Terminal cancer is devastating to all the people involved. The person with cancer suffers from the disease and the survivors suffer from the consequences. I learned, just yesterday, that an old friend is dying from lung cancer and doesn’t have long to live.
I won’t mention more than first names out of respect for his family’s privacy. My wife, Josie, and I have known Bill and his wife, Nilda, for more than 35 years. We’ve known their children since they were born.
Bill and Nilda were having marital problems a few years ago. It had something to do with Nilda spending more time with one of her grandchildren than him. Nilda was talking to Josie through Facebook Messenger (I believe) at the time and Bill told Nilda to stop talking to Josie.
Nilda was trying to call Josie yesterday while we were at one of Josie’s doctor visits. Josie couldn’t answer her cell phone because we were physically with the doctor. When Josie tried to call her back after the visit, Nilda’s side of the call wouldn’t connect. I commented to Josie about the call and told her it was probably a divorce announcement.
When Josie finally connected with Nilda, a few hours later, she received the bad news. News that was much worse than a divorce could possibly be.
Bill was diagnosed with stage 4 lung cancer last year. That’s what it took for him to quit smoking. Smoking wasn’t necessarily the cause of his lung cancer but I’m sure it didn’t help with anything. I quit smoking in 2016 for other reasons, obviously, and it was probably the best health decision I ever made.
Bill went through chemotherapy until December of last year. His doctor stopped because the therapy would kill Bill before the cancer would. He’s only expected to live until sometime this month.
Josie and I talked to Nilda and one of her daughters, Kim, to find out what’s going on. Kim lives and works in Colorado, but she’s allowed to work remotely from Arizona. I don’t know how long she’ll be staying with Nilda. I don’t even know how long Nilda will stay in the United States. Bill wants her to move back to the Philippines.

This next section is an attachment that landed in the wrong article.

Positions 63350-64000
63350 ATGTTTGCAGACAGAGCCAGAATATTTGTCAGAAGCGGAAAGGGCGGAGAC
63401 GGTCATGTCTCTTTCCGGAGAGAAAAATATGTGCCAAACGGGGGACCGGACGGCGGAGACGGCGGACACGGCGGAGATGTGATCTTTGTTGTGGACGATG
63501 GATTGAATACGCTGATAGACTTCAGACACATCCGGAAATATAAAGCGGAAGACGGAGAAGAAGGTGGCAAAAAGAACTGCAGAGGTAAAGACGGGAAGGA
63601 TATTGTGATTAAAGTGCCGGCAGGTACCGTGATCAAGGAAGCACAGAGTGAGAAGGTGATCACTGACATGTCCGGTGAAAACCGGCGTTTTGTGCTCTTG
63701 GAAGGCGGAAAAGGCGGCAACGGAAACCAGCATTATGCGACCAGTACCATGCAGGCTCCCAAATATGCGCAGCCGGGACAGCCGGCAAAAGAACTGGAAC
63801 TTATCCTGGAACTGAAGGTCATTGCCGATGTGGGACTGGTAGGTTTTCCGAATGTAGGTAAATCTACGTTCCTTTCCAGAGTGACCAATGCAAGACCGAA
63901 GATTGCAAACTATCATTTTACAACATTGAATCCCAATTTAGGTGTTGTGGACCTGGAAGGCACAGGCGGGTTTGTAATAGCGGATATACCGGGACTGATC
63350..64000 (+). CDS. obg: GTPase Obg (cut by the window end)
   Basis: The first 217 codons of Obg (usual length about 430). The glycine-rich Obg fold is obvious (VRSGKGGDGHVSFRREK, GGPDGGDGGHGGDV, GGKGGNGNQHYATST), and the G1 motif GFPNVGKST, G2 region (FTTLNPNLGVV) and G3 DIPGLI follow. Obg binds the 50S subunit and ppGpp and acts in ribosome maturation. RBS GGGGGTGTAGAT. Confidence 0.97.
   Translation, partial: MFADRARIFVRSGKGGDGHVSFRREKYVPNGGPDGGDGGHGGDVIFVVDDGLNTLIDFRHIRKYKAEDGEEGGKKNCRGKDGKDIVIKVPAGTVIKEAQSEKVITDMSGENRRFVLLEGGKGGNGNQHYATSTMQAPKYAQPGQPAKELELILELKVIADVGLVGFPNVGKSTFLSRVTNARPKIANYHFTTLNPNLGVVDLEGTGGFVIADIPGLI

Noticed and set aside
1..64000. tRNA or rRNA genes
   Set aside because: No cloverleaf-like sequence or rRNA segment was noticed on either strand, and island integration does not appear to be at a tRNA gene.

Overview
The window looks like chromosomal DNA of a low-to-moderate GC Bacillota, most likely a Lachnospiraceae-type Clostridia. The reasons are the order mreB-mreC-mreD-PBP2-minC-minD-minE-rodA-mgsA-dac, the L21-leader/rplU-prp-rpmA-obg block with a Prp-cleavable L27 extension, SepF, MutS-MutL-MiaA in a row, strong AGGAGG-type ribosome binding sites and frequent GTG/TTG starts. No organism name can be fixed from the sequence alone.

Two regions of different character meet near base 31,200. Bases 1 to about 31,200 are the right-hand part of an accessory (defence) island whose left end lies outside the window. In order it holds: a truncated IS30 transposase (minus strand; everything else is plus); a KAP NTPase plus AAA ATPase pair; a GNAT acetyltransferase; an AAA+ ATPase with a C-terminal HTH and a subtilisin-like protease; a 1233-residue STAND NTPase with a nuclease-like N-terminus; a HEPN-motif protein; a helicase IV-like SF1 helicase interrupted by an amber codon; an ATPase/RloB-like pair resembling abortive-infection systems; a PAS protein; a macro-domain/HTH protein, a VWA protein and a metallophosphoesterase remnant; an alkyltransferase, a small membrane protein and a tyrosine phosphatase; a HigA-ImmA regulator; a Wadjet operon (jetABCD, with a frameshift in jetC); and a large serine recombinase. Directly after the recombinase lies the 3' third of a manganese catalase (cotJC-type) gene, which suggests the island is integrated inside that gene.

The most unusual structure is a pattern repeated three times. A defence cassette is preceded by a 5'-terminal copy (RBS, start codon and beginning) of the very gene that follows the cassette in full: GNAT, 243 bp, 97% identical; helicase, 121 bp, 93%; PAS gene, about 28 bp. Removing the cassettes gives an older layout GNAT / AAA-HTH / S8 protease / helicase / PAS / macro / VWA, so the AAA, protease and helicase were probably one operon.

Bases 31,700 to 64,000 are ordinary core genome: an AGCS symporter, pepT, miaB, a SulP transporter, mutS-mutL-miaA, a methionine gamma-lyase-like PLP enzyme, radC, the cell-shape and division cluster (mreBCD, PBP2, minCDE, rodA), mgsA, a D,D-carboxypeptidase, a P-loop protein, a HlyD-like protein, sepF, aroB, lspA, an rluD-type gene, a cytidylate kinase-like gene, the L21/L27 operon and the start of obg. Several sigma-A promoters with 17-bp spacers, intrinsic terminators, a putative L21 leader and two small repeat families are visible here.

I spoke to Bill briefly and it was very difficult to see him suffer the way he’s suffering. He’s taking some very strong pain killers and can barely stay awake. I can’t help but empathize with him (and his family). He’s a retired United States Marine, like me, and he’s married to a Filipino, like me.
I don’t have all the details and I really don’t want to know all the details. As I said, Bill wants Nilda to move back to the Philippines. The way I understand it, he wants her to live with us in Olongapo. Nilda was born on the same island and province as Josie (Leyte) and has siblings still living there. Living with us wouldn’t be an issue for us since she can take care of herself financially. And… we have two spare bedrooms in our house.
Bill gets a military pension and a social security pension. He’s only four years older than I am. Nilda is eligible for social security payments but Bill wants her to wait to file until after he’s gone. His pension is way higher than hers would be. The way I understand it, she can receive his social security pension as a survivor benefit instead of her own as a retirement benefit. Even though Bill’s dying, he’s still concerned about Nilda’s well-being.
They have three children. Kim has her own family, Christine is a single mother and I don’t know anything about Anthony. Bill doesn’t want Nilda to live with any of them. Again, I don’t have all the details.
Since I probably won’t speak to Bill again before he passes away, the only thing I can do is wish him Godspeed to his final destination.